HAGELIN: We need Christmas now more than ever
Culture challenge of the week: The Christmas cover-up
Christmas - it’s a time of traditions. In Loudoun County, Va., as in many parts of the country, the Christmas tradition now includes annual skirmishes over Christmas displays on public property. In times past, county atheists and secularists complained about Nativity displays, even when set up on county property by private citizens. So Loudoun County began a permit process letting citizens apply for county permission to display a variety of Christmas messages.
That didn’t solve the problem. This year, parents were shocked to see a display that featured a skeleton wearing a Santa suit, nailed to a crucifix. Some parents described it as “obscene.” An unknown citizen took matters into his or her own hands and dismantled the display, and both sides cried foul. Atheists reiterated their position that no displays should be allowed.
This year’s Christmas battle ended in a truce as the County Board of Supervisors voted to continue the permit process, in spite of the controversial displays. More than likely, atheists and others will return with their offensive “Christmas” displays that mock or belittle our beliefs. And Christians will have some consolation in their own opportunity to display a message about the real meaning of Christmas.
Other towns and cities face similar controversies, often alienating Christians who simply insist that the government not rewrite history - Christmas means Christmas, the celebration of the birth of Christ. It’s not acceptable to remake “Christmas” as a generic holiday with only commercial meaning.
In Rhode Island, for example, Gov. Lincoln Chaffee declared that the official Christmas tree - a grand, 17-foot spruce tree that fills the Statehouse lobby - was nothing more than a “holiday tree.” To call it a “Christmas tree,” he asserted, would offend people of other faiths. Even non-Christians found his stubborn revisionism to be silly. In response, Christians held an alternative tree-lighting ceremony with a real Christmas tree.
What troubles me most about these controversies is the consistent attempt by secularists to tell the big lie: They pretend that most Americans think explicitly Christian celebrations are offensive and that the spirit of tolerance requires us, as a country, to embrace a selective cultural amnesia. In their view, Christian origins and meanings have got to go.
Atheists are quick to rewrite that script for us, too. In the Loudoun County controversy, one atheist interpreted the controversial display as an accurate reflection of reality - that “Christmas, which is about faith and family, is dead and has been replaced by commercialism.”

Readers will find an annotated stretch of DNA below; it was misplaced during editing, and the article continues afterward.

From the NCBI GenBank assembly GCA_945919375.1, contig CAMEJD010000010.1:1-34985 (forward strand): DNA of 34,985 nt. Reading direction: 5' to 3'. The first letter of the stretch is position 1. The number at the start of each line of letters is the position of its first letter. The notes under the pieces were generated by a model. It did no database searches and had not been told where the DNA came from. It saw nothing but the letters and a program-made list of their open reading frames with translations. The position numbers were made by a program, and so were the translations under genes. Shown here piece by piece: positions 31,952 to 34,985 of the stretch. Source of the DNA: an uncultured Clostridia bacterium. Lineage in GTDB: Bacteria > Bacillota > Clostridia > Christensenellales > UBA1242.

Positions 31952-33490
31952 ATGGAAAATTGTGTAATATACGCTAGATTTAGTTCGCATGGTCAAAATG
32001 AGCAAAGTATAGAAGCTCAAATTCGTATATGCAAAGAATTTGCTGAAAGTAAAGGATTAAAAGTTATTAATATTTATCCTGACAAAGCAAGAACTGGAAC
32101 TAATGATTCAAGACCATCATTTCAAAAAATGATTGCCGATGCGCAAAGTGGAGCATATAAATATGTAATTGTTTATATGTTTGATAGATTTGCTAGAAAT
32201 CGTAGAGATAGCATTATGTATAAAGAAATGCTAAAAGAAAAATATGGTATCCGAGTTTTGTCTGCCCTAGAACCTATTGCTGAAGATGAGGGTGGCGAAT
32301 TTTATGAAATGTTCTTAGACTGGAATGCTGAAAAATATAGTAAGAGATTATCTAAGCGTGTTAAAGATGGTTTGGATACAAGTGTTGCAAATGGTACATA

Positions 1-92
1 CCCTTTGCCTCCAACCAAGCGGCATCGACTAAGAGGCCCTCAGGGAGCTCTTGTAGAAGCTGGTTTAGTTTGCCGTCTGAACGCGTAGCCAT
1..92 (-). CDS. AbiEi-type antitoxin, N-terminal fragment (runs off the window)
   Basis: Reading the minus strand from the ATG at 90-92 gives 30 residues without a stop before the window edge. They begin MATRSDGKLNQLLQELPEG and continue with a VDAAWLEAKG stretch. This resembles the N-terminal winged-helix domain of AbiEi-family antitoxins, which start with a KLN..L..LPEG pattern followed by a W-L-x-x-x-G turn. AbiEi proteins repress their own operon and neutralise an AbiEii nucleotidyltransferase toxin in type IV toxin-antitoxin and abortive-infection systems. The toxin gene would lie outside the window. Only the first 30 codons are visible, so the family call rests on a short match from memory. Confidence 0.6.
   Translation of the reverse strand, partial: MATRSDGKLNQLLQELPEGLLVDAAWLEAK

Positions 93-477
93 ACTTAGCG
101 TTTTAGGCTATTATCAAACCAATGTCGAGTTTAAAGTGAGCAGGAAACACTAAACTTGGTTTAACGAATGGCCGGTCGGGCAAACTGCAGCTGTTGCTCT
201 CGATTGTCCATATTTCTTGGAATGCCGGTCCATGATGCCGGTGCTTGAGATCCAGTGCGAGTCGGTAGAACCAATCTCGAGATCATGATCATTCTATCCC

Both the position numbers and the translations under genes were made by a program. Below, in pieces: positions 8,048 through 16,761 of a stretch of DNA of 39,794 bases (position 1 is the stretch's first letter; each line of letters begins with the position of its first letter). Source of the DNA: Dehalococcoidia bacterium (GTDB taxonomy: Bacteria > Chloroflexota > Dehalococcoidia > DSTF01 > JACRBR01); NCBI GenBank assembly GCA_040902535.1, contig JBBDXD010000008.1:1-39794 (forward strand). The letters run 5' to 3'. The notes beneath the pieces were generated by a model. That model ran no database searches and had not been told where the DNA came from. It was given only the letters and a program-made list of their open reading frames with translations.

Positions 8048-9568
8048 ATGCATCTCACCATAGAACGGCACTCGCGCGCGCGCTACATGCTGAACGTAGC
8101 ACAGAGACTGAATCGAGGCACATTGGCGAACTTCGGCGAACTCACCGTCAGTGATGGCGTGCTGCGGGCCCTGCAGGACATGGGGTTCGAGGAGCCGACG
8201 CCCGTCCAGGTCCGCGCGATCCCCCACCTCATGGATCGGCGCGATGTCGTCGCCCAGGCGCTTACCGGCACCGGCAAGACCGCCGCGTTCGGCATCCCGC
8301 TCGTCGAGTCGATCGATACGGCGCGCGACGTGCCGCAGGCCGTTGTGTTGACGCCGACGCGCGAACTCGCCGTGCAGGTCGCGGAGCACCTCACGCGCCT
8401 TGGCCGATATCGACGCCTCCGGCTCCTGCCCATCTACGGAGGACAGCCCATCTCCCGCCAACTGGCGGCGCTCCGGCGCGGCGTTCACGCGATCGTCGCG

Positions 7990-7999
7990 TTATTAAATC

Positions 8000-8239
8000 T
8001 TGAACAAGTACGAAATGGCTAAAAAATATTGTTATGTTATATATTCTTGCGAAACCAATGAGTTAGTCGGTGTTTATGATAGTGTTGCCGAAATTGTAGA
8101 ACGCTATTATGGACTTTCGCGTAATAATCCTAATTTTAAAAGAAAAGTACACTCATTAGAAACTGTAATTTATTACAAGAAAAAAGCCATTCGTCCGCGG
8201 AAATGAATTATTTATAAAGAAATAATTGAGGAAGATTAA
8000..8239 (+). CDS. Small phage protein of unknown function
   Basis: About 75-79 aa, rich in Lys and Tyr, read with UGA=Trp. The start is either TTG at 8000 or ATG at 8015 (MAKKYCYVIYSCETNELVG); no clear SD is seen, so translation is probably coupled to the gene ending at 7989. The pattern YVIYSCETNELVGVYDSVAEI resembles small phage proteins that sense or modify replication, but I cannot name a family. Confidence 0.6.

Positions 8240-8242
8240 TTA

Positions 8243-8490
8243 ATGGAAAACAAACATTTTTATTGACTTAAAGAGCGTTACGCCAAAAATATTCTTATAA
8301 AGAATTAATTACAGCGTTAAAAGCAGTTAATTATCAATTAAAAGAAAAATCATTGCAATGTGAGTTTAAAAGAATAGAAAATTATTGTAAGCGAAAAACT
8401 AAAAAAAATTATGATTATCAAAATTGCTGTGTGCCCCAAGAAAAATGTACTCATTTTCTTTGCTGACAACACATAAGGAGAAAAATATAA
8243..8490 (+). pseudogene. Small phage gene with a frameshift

How to save your family: Celebrate Christmas, not “holidays”
Don’t feign forgetfulness or public agnosticism. The fact is, according to a December 2010 Gallup poll, 95 percent of Americans celebrate Christmas and only a few boisterous lost souls (some bigots, some simply misguided) seek to destroy the meaning.
So teach your children two things this Christmas.
First, the meaning of Christmas: “For God loved the world so much that He gave His one and only Son, so that everyone who believes in Him will not perish but have eternal life.” (John 3:16, New Living Translation)
Second, to be a light to the world, teach them to speak the truth of Christ’s love and give humble witness to our need for salvation through Him. “Let your light so shine before men, that they may see your good works, and glorify your Father which is in heaven.” (Matthew 5:16, King James Version)
Consider supporting organizations that work to preserve religious freedom. If the secularists and progressives have it their way, Christmas, Easter and even religious worship may one day be confined to secret celebrations locked behind closed doors. A few stellar organizations that deserve your support are the Alliance Defense Fund (www.alliancedefensefund.org), the American Center for Law and Justice (www.aclj.org) and the Liberty Counsel (www.lc.org).
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